In honor of the Academy Awards last Sunday and the stress of the rush movie job being over (there's still more to come, just at a more leisurely pace), I give you now my top 5 framing movies. Oh yes, there are some great moments in framing on film.
5. John Waters' Pecker (1998). There is a wonderful scene where Pecker has his first photography exhibit in a Baltimore sandwich shop. The framing is AWFUL and obviously done by the artist who has no formal framing education. Outsider framing. The frames are garage-sale finds and the glass doesn't fit so newspaper is wedged at the top and bottom to hold things together. If I had more time on my hands I would do a screen-cap from my signed copy. I love how John Waters can even make framing hysterically funny. I reference this scene all the time at the shop when art students get sticker-shock and look for alternatives.
4. How to Steal A Million (1966) starring Audrey Hepburn and Peter O'Toole. This is a comedy about art forgery and thievery shot on location in Paris in glamorous mansions and museums. The frames are gorgeous and tacky in a fabulous 60s way. Worth watching for the art direction alone, but also there's Audrey in her Givenchy wardrobe, too.
3. Vertigo (1958) Jimmy Stewart and Kim Novak star in this Hitchcock classic. In one of the beginning scenes, Kim Novak arrives home after having been to the framer's. Her parcel is enormous and covered in brown kraft paper. I am from modest beginnings, so this was the first time I had ever seen someone return from a frame shop and the package looked very elegant to me! There are some later scenes in an art museum which also contain some nice frames, but the kraft paper wrapped parcel is what has stuck with me through the years.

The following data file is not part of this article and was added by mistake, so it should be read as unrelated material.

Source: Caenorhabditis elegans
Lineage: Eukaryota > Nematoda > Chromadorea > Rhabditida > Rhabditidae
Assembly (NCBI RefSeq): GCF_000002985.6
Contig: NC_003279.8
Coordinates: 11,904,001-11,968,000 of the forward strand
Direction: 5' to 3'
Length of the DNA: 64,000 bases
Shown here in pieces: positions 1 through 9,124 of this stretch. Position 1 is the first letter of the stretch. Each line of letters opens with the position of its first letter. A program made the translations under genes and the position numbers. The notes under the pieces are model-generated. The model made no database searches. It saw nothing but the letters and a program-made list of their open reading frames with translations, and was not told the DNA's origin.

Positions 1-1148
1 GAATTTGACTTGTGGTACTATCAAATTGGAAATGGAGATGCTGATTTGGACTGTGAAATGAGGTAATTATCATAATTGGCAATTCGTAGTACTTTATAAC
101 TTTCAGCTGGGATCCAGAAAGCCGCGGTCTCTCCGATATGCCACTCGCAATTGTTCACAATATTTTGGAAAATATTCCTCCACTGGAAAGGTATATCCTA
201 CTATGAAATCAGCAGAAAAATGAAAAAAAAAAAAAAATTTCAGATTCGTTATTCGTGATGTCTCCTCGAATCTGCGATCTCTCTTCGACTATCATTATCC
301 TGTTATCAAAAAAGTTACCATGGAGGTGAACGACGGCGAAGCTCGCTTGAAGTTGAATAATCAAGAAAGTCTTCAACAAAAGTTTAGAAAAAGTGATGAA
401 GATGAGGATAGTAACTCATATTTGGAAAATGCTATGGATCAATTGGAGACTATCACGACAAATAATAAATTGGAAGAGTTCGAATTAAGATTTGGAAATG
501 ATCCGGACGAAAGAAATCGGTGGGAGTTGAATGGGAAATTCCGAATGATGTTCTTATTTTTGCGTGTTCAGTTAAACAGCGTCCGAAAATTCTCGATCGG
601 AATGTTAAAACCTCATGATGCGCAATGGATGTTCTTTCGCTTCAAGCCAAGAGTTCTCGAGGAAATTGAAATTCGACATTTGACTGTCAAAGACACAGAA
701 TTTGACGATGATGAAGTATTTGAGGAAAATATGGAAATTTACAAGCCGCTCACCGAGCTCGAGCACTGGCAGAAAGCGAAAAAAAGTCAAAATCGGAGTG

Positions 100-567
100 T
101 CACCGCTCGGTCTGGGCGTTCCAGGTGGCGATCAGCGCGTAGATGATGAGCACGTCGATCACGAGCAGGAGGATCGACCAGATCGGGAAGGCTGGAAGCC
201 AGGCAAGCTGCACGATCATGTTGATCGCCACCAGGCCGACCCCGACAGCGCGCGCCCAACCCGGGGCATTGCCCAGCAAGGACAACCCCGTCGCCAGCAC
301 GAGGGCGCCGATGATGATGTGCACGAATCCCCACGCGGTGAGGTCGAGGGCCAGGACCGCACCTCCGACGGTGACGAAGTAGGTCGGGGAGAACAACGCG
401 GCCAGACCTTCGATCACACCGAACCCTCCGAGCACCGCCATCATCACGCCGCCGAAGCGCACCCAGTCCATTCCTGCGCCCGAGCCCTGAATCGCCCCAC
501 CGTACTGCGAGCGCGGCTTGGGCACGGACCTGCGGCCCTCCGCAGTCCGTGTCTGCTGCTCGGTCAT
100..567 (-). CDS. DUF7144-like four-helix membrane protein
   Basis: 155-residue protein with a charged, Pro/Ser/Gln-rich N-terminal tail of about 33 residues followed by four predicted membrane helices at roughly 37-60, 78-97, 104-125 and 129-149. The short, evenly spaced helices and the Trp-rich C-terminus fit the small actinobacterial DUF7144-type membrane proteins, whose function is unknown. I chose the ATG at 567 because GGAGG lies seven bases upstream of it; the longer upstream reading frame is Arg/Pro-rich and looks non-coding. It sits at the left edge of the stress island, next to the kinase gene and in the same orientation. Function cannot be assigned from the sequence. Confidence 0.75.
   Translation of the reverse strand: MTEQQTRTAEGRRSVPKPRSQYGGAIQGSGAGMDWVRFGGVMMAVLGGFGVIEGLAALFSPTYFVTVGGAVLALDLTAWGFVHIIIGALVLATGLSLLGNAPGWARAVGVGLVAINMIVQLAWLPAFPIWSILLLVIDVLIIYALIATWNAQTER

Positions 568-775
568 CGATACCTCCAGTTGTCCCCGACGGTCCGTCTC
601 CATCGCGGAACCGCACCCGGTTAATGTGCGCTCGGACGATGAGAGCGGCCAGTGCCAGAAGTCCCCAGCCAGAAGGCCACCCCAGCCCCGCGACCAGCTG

2. Unbreakable (2000). Philadelphia's own M. Night Shyamalan directs a second picture with Bruce Willis and great framing. There is a scene in Samuel L. Jackson's lair that includes dozens of gallery-style images of superheroes. I worked in a very well-staffed frame shop at the time this film was released (I had not yet come to Philly or Frugal Frames) and this scene influenced some of my colleagues and our designs. It also led to our hypothesis that M. Night Shyamalan might have at one time been a framer himself.
1. The Sixth Sense (1999). One cannot discuss frames on film without mentioning this, M. Night Shyamalan's first feature film. There are lines of dialogue in at least two scenes that talk about how stunning a particular piece of framing is, which may be unprecedented in film. Again, I would screen-cap if I could. The frame is a Stradivarius veneer, and back in the day I sold it to customers as "The Sixth Sense" frame, unaware that eight years later I would work in the shop that created it.
Here's the Stradivarius and photo of the newspaper article (sorry, it's not archived online--just click to enlarge). And go figure, Frugal Frames on Pine Street also did 100 pieces for that great scene in Unbreakable, too.